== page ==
Mrs. Hickey, I got a boy here that says his brother was killed in Vietnam, and we have a lot of boys trying to get away with something, so I need to check.
"Yes sir," Marjorie said. "He is my son and Marvin Jr. is his brother. I can get the serial number for you..."
I'm looking at him right now... he's got a dimple in his chin. How else would you describe him?
"He's got two big ears that sticks right out and flaps at you," Marjorie said.
Ma'am, I have no doubt that this is your son.
The Army sent Billy Ray for noncombat duty, but he wasn't over there long when he was on patrol and the man in front of him stepped on a land mine. The man was killed, and Billy Ray's foot was blown off all the way back to his heel.
Leon didn't say much, but he knew the casualties were wrecking his wife and the rest of the kids. And two other boys were about to go. He thought about what he could do.
It was early 1968, and the Hickeys' son Roger Dale was getting sent into combat.
"That's when I volunteered," Leon says.
"He volunteered," Marjorie says, "so they didn't have to go."
"I was always going," Leon says. "She didn't want the kids to go."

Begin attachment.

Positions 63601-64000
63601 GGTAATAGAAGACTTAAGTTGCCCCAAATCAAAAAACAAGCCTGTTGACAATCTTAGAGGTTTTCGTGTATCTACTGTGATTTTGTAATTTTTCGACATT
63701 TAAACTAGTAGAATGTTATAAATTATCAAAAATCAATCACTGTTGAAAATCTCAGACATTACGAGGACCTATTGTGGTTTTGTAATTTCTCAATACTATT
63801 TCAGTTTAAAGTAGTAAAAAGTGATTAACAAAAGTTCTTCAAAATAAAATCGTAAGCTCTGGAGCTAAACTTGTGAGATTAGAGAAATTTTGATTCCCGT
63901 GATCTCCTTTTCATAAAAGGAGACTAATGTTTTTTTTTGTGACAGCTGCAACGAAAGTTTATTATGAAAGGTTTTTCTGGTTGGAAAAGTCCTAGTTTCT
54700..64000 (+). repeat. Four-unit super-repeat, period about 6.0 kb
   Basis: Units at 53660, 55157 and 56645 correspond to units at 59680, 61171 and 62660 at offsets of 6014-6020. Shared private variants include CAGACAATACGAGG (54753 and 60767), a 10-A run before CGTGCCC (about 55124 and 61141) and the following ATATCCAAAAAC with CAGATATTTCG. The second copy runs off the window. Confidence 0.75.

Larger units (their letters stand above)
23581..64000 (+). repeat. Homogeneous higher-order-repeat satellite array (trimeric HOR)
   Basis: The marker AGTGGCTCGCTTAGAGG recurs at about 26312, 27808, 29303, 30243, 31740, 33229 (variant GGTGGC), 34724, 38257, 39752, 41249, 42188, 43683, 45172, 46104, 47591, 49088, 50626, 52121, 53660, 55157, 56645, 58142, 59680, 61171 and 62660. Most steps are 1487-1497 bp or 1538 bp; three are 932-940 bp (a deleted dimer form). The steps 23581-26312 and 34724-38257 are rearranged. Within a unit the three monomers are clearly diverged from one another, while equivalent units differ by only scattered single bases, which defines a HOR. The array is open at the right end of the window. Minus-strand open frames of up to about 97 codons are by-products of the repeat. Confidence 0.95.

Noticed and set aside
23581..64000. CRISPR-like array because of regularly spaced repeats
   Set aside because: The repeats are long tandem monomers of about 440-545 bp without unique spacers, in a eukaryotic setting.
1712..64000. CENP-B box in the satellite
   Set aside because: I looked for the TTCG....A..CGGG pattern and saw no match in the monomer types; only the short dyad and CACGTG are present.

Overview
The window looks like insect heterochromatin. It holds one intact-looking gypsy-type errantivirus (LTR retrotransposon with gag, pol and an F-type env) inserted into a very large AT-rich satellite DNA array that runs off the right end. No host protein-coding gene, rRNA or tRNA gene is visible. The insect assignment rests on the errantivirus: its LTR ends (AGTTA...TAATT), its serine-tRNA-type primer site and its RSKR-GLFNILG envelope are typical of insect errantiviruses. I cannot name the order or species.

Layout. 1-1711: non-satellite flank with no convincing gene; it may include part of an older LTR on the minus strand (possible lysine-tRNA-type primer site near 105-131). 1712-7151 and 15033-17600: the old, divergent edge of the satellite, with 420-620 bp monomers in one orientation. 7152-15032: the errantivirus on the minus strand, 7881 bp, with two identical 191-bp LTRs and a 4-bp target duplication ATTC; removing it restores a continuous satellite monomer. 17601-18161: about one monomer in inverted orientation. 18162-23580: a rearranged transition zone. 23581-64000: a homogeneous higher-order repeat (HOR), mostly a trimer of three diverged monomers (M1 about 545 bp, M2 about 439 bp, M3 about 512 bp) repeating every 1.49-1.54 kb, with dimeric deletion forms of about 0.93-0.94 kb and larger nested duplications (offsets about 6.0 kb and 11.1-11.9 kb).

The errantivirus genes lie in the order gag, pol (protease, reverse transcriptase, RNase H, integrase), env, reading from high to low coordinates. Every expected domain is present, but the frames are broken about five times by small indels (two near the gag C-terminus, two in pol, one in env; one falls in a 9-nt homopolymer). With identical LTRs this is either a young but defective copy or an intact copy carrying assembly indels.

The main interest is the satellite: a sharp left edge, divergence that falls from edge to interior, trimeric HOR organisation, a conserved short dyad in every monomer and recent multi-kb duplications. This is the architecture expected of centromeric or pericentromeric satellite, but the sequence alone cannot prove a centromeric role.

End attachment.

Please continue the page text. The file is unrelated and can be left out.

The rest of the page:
Leon was 37. He stepped forward, thinking the Army might take him instead of another son.
Really, Leon says, that was only part of it. He wanted to see if he could find the sniper who gunned down Marvin. Once he got there, at the beginning of the Tet Offensive, he realized that wouldn't have been possible.
"I still had problems," Leon says of his mental state after Marvin's death. "I got problems today."
He looks away again.
He served a year in 1968, came home, went back in 1970, again hoping to keep Roger Dale out of combat.
His unit had just finished building a bridge, and his supervisor asked him to go back and lay mines around it. His orders to go home were in his pocket. That night, a mortar hit his outpost camp and ripped open his leg. A fragment hit him below the eye.
Around that time, Marjorie was over at Portsmouth Naval Hospital for a routine procedure and saw a bunch of men in the hallway on stretchers. She stopped walking when she heard a familiar voice, Leon's.
"That was a heck of a way to get notified," she says.
Sitting in front of Roger Dale's mobile home, the Hickeys explain that their son was never right after Marvin's death. They're not ashamed to tell the truth: Roger Dale turned to alcohol.
"He lost his brother and he never got over it," Marjorie says. "He always had Junior's picture with him."
Tears again swamp her eyes, and she pauses.
But the Hickeys got to live near him for decades; his trailer backs up to theirs in the mobile home park. He suffered from liver problems for years and died of a heart attack late last year.
Billy Ray was never the same, either; Marjorie says he died at 52 of ongoing complications from having most of his foot blown off.